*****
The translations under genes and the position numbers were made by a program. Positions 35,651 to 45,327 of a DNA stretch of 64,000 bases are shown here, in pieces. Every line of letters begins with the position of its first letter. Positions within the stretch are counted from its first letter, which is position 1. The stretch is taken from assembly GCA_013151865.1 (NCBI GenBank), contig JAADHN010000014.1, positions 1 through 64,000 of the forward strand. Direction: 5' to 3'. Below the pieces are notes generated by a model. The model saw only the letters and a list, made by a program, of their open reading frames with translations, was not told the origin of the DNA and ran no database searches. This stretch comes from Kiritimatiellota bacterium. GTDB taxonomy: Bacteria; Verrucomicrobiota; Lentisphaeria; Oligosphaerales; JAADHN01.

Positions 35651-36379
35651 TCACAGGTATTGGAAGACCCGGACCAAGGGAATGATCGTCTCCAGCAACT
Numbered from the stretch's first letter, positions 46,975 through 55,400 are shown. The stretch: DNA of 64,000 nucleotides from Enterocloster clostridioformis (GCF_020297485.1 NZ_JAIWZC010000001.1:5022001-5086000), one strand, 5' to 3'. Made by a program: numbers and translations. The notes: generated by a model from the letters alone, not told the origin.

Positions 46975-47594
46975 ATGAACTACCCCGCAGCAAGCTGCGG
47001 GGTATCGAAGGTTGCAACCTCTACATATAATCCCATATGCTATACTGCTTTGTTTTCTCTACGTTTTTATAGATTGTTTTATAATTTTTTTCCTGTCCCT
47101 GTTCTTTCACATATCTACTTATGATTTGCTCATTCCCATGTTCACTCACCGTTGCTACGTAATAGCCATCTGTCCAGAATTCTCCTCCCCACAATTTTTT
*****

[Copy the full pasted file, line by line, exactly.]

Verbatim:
The translations under genes and the position numbers were made by a program. Positions 35,651 to 45,327 of a DNA stretch of 64,000 bases are shown here, in pieces. Every line of letters begins with the position of its first letter. Positions within the stretch are counted from its first letter, which is position 1. The stretch is taken from assembly GCA_013151865.1 (NCBI GenBank), contig JAADHN010000014.1, positions 1 through 64,000 of the forward strand. Direction: 5' to 3'. Below the pieces are notes generated by a model. The model saw only the letters and a list, made by a program, of their open reading frames with translations, was not told the origin of the DNA and ran no database searches. This stretch comes from Kiritimatiellota bacterium. GTDB taxonomy: Bacteria; Verrucomicrobiota; Lentisphaeria; Oligosphaerales; JAADHN01.

Positions 35651-36379
35651 TCACAGGTATTGGAAGACCCGGACCAAGGGAATGATCGTCTCCAGCAACT
Numbered from the stretch's first letter, positions 46,975 through 55,400 are shown. The stretch: DNA of 64,000 nucleotides from Enterocloster clostridioformis (GCF_020297485.1 NZ_JAIWZC010000001.1:5022001-5086000), one strand, 5' to 3'. Made by a program: numbers and translations. The notes: generated by a model from the letters alone, not told the origin.

Positions 46975-47594
46975 ATGAACTACCCCGCAGCAAGCTGCGG
47001 GGTATCGAAGGTTGCAACCTCTACATATAATCCCATATGCTATACTGCTTTGTTTTCTCTACGTTTTTATAGATTGTTTTATAATTTTTTTCCTGTCCCT
47101 GTTCTTTCACATATCTACTTATGATTTGCTCATTCCCATGTTCACTCACCGTTGCTACGTAATAGCCATCTGTCCAGAATTCTCCTCCCCACAATTTTTT